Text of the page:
I’m like, hey, Caitlin, you think I could get one of you guys to make me six bowls so I can push words into them? I have this idea for my fourth annual Black Friday lovepost to Steely Dan.
Caitlin says, sure, how big you want them. You want six? I can do six.
She did. She made six bowls while we talked about how deep, how wide, what to use for the letters. Important things.
A couple years into this job it still knocks me out how people who spend time here jump right into it like that. They don’t bother with “why.” Not “why bowls?” or “why six?” or “do you think Steely Dan finds it creepy that you do a thing like this every year?” or anything. Everybody just gets right to the things that matter, they offer some help, and then they get back to their own thing that matters.
If you have a workplace like that, or a family like that, or a posse or whatever you have, spend a lot of time there. It is amazing. If you don’t have people like that of your own, but you’d like some, you can come hang out with ours. It’s the whole point.
Anyway. Couple hours later, bowls!
Caitlin tells me to wait until they’re leather-hard and then do the lyrics. I don’t know what “leather-hard” means, though, and turns out it’s a not what I thought, so the first line is sloppy. See the fingerprints on “gonna?” Turns out it doesn’t work to smudge away the first attempt and start over. But, you know, what’s done is done, and I’ve watched the people who hang around here turn screw-ups into fine fine things, so I find myself a paintbrush and go at it.
The clay gets drier and the lyrics start looking better.
A little better.
Then I get cocky.
Also, it gets late. Midnightish late. Kind of expected this to be a quick thing, when Caitlin got started around 7 p.m. It probably could have been quick. Except that it felt so good, and silent, and, you know, the world falling away and all that.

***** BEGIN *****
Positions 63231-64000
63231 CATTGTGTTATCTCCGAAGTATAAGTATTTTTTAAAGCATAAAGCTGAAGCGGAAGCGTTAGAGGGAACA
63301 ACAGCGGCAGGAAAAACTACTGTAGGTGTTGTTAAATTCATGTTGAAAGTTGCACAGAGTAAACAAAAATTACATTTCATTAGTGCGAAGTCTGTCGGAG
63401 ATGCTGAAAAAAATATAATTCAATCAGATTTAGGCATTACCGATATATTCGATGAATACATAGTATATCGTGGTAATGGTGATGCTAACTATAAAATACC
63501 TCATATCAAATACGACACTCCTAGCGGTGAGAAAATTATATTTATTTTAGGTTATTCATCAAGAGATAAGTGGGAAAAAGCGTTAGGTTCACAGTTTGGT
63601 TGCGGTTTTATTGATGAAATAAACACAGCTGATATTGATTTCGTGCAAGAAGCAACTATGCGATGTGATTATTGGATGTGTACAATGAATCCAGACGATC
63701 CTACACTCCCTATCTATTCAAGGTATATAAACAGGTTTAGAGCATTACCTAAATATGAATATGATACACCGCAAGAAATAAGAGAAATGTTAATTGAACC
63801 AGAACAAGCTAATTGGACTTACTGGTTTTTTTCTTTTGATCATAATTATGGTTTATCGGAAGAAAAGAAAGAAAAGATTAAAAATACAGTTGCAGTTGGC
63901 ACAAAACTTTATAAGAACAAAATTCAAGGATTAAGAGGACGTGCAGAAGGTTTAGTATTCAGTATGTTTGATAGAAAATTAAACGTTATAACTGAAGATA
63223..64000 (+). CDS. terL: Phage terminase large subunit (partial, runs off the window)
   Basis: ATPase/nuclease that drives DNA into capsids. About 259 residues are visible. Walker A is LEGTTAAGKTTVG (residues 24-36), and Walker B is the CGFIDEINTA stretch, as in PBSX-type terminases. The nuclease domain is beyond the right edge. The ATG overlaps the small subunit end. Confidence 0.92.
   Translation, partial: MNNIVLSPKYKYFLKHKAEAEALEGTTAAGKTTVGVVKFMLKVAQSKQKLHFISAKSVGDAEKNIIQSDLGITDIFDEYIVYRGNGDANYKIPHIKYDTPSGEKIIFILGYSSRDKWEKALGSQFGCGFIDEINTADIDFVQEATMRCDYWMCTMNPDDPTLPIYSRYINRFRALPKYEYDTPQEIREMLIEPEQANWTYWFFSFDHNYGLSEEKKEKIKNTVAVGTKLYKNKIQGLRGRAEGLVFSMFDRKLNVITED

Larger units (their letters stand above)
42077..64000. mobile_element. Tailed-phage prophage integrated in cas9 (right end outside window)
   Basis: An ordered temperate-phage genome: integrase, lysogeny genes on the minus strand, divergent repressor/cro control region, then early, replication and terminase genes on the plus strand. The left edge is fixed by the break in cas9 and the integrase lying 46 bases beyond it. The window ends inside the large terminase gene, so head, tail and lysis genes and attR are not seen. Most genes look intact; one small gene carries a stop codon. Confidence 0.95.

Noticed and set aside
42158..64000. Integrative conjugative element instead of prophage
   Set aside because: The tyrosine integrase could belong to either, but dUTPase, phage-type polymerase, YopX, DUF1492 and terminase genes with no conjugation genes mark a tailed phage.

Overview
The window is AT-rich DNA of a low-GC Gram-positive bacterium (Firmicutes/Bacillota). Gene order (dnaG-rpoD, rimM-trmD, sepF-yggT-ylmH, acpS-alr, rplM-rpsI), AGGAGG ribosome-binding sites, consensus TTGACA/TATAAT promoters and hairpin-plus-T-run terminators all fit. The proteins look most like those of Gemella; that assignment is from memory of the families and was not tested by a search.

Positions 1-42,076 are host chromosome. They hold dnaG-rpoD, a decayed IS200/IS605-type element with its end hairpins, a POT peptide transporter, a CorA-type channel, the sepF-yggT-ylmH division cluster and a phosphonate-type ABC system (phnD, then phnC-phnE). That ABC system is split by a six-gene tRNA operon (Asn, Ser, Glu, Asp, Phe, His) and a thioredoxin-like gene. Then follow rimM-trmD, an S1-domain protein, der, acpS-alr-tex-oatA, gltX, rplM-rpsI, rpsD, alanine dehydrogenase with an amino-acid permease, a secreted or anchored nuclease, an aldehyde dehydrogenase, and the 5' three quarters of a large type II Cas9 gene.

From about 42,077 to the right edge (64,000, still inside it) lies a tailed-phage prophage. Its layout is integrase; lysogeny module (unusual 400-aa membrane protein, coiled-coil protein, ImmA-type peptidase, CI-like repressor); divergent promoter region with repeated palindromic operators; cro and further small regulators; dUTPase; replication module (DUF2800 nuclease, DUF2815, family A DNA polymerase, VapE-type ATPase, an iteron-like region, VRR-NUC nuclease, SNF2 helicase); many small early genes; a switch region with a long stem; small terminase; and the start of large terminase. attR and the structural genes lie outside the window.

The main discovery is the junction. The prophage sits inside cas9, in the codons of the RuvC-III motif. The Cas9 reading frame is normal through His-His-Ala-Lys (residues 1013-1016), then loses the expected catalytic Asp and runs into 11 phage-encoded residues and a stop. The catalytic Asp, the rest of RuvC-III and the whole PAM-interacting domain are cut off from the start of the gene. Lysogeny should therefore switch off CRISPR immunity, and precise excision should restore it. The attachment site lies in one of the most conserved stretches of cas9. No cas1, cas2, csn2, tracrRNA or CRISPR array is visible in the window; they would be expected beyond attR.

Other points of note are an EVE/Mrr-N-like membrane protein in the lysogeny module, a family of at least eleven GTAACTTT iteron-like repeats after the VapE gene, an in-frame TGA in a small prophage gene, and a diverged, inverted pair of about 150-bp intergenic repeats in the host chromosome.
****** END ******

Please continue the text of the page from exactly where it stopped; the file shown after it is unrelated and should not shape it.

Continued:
Just the quiet and the clay and the sweetest damn set of letters.
By now it’s reeeeally late and I clean the place up like I’ve watched them do in here, put my six bowls on the shelf to keep drying, lock up. Head home. Start wondering why I’ve never tried this. Like, what would happen if I did more of this.
Couple blocks later, St. Peter’s finest pulls me over. He goes, ma’am, you know you don’t have your lights on? Where you comin from?
“The Arts Center. I’m the director there.”
I don’t know why I added that. Upon reflection, I don’t think it elevated the Arts Center’s stature or my own.
The officer was cool, just let me go, also pointed out my driver’s side bulb was out and said to drive home with the brights on so I wouldn’t not-see any deer.
It’s a really supportive community for the arts we have here. Incredibly supportive. I didn’t ask whether he was a Steely Dan fan. Probably he was. Probably I didn’t ask because, you know, a person can only take so much bliss and still drive home.
Get your own bowls — and vases, vessels, platters, cups, things you had no idea you needed — at This Show is For Sale at The 410 Project, an invitational of functional pottery curated by Juana Arias. Reception tonight 7-9 p.m., and everything is for sale to take with you right then and there. Like, the $20-$50 range. So do-able. Such beauty. Happy shopping.